Q: What is acupuncture?
Acupuncture may be difined as the insertion
of needles into specific points on the body to cause a desired
healing effect. This technique has been used in veterinary practice
in China for at least 3,000 years to treat many ailments. The
Chinese also use acupuncture as preventive medicine against such
problems as founder and colic in horses. Acupuncture is used
all over the world, either by itself or in conjuncture with Western
medicine, to treat a wide variety of maladies in every species
of domestic animals and in exotic animals. Modern veterinary
acupuncturists use solid needles, hypodermic needles, bleeding
needles, electricity, heat, massage, and low power lasers to
stimulate acupuncture points. Acupuncture is not a cure-all,
but can work we very well when indicated.
Q: For which conditions is
Acupuncture is indicated mainly for functional
problems such as those that involve paralysis, noninfectious
inflammation (such as allergies), and pain. For small animals,
the following are some of the general conditions which may be
treated with acupuncture:
- Musculoskelatal problems, such as arthritis
or vertebral disc pathology
- Skin problems, such as lick granuloma
- Respitory problems, such as feline asthma
- Gastrointestinal problems, such as diarrhea
- Selected reproductive problems
For large animals, acupuncture is again
commonly used for functional problems. Some of the general conditions
where it might be applied are the following:
- Musculoskelatal problems, such as sore
backs or downer cow syndrome
- Nevous system problems, such as facial
- Skin problems, such as allergic dermatitis
- Repiratory problems, such as heaves and
- Gastrointestinal problems, such as nonsurgical
- Selected reproductive problems
In addition, regular acupuncture treatments
can treat minor sports injuries as they occur and help to keep
muscles and tendons resistant to injury. World class professional
and amatuer atheletes often use acupuncture as a routine part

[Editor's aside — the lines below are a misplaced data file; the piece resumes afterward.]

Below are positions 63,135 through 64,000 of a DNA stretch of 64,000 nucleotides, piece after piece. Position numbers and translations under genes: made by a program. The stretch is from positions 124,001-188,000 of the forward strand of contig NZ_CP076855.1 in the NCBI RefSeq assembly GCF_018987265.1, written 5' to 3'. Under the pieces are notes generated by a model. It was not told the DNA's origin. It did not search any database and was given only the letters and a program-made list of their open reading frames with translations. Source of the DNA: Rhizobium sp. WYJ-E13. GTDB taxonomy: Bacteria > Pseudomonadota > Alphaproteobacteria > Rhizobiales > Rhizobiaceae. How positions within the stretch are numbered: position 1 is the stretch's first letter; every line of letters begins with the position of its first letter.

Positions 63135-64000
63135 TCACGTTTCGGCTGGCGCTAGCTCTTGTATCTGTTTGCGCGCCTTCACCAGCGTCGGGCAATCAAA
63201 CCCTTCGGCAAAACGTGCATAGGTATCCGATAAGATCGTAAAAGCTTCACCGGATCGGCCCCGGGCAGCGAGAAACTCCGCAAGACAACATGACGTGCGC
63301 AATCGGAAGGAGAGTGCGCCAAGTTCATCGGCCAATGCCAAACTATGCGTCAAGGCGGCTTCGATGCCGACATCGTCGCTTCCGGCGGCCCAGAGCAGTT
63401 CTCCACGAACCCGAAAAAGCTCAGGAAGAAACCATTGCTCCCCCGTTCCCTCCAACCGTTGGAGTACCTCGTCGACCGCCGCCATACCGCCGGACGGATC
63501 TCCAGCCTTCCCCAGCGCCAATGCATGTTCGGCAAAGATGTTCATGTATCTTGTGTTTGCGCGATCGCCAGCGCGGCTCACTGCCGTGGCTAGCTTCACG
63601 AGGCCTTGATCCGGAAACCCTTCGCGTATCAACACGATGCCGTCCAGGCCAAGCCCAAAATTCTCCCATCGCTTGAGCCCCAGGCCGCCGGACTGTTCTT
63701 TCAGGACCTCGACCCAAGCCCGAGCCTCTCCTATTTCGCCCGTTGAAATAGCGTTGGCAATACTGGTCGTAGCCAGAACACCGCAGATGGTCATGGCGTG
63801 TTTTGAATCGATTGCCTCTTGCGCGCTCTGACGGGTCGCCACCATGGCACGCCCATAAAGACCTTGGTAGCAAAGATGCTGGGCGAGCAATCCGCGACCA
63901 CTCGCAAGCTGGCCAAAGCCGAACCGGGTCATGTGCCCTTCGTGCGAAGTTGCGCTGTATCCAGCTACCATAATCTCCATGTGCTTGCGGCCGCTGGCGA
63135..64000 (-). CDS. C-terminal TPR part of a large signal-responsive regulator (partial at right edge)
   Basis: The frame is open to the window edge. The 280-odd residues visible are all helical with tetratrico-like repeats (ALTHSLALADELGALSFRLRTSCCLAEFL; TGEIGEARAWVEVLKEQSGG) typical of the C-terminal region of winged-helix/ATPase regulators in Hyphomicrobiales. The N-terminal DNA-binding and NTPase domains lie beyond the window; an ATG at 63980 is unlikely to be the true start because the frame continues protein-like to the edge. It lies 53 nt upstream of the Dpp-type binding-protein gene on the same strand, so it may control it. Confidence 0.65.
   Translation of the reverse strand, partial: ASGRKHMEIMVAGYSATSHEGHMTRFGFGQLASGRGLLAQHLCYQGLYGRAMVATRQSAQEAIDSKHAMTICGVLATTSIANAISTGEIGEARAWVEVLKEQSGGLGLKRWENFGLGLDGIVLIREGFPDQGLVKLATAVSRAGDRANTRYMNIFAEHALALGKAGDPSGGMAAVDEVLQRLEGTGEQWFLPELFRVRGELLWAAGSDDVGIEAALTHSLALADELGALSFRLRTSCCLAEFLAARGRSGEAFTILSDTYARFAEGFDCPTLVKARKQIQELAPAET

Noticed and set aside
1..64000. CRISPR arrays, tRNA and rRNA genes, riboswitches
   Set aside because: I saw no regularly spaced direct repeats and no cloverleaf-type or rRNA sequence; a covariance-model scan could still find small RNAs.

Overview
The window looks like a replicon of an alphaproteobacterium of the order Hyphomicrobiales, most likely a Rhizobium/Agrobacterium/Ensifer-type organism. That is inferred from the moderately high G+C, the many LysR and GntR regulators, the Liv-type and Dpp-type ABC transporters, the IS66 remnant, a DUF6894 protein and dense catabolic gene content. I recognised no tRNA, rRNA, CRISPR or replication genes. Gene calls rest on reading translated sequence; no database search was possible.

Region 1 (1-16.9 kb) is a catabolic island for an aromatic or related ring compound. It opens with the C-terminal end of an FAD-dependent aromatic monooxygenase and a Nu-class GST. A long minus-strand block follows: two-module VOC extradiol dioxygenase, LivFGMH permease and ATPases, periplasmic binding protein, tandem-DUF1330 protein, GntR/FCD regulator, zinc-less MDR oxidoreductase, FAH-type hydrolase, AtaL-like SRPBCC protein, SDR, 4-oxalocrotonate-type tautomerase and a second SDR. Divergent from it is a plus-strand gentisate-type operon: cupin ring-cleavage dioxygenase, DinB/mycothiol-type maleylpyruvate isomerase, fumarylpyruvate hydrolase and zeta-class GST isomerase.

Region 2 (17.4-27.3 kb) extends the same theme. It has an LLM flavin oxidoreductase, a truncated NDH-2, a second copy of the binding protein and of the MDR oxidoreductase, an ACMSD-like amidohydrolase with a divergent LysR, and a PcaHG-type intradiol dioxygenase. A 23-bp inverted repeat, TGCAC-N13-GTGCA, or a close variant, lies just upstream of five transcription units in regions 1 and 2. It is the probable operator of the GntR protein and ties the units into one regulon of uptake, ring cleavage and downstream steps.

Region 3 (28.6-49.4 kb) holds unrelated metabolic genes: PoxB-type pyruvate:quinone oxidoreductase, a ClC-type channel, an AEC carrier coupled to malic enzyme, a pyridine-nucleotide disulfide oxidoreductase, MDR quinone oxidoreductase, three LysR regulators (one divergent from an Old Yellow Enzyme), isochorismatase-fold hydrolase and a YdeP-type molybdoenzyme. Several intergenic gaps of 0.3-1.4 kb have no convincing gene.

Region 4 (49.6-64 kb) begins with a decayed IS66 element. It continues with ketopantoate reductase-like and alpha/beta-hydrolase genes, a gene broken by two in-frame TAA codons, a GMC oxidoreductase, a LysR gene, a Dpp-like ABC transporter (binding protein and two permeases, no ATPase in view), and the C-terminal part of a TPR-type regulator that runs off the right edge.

of their training. If your animals are involved in any athletic
endeavor, such as racing, jumping, or showing, acupuncture can
help keep them in top physical condition.
Q: How does acupuncture work?
According to ancient Chinese medical philosophy,
disease is the result of an imbalance of energy in the body.
Acupuncture is believed to balance this energy and, thereby,
assist the body to heal disease.
In Western terms, acupuncture can assist
the body toheal itself by affecting certain physiological changes.
For example, acupuncture can stimulate nerves, increase blood
circulation. relieve muscle spasm, and causes the release of
hormones, such as endorphins (one of the body's pain control
chemicals) and cortisol (a natural steroid). Although many of
acupuncture's physiological effects have been studied, many more
are still unknown. Further research must be done to discover
all of acupuncture's effects and its proper uses in veterinary
Q: Is acupuncture painful?
For small animals, the insertion of acupuncture
needles is virtually painless. The larger needles neccessary
for large animals may cause some pain as the needles passes through
the skin. In all animals, once the needles are in place, there
should be no pain. Most animals become very relaxed and may even
become sleepy. Nevertheless, acupuncture treatment may cause